This mousse consists of semi-sweet dark chocolate, sugar, egg yolks, unsalted butter, a couple spoonfuls of strong coffee and orange liqueur. That’s it! I did alter the recipe a bit by substituting organic, unrefined cane sugar in place of the extra fine white sugar called for. This is still sugar–there’s no way to deny that–but at least it is less refined and retains some of its minerals. (I will definitely get into sugar-free versions later in the series.)

The instructions in this book were so easy to follow! Once I had all the ingredients ready, such as the butter softened and the chocolate weighed out, it only took my husband and me about 20 minutes to make this mousse.

The first step says:

Beat the egg yolks and sugar together until mixture is thick, pale yellow, and falls back upon itself forming a slowly dissolving ribbon.

That turned out to be a perfect description of how this first mixture would look. We used a handheld electric mixer but you can also use a wire whisk. We continued beating this yolk mixture after moving it to the stove and putting the bowl over a pot of not-quite-simmering water. Then it was off the stove and putting the yellow mixture over a bowl of ice water until the mixture cooled again and we achieved the desired “ribbons.”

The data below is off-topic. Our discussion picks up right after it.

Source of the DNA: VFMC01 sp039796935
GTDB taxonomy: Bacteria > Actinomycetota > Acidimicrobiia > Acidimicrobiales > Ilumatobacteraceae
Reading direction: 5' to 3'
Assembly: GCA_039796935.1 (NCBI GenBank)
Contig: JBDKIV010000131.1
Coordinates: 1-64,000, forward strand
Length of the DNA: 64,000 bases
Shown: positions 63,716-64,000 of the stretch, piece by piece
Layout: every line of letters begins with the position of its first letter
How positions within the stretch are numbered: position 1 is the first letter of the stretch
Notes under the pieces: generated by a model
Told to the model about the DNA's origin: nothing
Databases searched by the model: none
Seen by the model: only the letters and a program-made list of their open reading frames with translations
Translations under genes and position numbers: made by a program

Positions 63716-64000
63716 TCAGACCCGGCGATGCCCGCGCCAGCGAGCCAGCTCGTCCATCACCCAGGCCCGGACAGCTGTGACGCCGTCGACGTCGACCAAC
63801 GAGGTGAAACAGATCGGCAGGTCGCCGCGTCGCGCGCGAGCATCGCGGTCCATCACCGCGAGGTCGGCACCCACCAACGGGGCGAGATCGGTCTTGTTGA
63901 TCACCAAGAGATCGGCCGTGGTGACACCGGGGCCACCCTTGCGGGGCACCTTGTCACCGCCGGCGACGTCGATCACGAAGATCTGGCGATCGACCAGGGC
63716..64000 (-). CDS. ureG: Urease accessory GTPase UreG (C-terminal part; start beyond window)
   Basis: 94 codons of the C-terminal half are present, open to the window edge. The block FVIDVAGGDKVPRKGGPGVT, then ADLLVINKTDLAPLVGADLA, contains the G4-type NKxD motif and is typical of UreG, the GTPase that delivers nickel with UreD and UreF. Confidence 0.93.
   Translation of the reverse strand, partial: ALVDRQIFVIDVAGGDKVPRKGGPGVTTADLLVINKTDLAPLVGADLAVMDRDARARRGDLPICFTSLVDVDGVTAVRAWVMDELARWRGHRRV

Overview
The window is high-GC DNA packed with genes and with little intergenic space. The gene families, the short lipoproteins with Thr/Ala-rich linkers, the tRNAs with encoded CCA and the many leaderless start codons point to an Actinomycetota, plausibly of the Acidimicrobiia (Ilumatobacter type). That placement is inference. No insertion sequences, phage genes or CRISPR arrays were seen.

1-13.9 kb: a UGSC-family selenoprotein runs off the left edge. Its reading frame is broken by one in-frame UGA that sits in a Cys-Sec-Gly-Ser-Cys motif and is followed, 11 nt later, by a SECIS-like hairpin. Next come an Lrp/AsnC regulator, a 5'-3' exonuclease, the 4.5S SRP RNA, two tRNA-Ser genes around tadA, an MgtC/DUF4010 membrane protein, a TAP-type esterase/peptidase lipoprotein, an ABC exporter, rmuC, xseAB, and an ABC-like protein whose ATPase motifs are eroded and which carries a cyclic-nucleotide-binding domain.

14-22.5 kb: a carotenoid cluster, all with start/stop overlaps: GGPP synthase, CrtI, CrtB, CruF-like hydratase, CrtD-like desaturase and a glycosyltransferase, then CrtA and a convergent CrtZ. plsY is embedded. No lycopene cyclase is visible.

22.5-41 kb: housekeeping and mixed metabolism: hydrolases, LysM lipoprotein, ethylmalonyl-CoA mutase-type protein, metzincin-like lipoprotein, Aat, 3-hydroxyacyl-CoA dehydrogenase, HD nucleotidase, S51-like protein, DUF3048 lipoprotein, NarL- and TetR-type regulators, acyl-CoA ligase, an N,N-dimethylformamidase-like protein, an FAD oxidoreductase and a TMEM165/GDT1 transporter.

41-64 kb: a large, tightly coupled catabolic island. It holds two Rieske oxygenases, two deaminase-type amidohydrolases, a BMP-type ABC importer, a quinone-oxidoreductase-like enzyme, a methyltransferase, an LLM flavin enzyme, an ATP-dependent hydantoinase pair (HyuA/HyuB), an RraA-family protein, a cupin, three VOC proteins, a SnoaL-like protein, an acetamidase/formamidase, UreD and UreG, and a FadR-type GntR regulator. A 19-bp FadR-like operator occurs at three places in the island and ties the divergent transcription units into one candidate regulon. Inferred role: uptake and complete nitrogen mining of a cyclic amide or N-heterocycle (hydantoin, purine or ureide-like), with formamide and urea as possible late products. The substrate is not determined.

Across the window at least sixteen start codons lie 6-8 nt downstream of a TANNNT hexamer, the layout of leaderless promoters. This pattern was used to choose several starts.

“How did they figure out all these steps?” my husband asked.

“Just three women playing around with eggs and things,” I said.

Next we melted the chocolate and beat the butter into it. This is when I really understood that this dessert should be served in pettite portions.  Thank goodness we already cut the recipe in half! No use tempting ourselves with five cups of butter, sugar and chocolate at one time!

Freshly made, this dessert was very smooth and mousse-like. Excellent for a first attempt! We did our little photo shoot before putting the rest of the mousse in the refrigerator. Here is Miss January!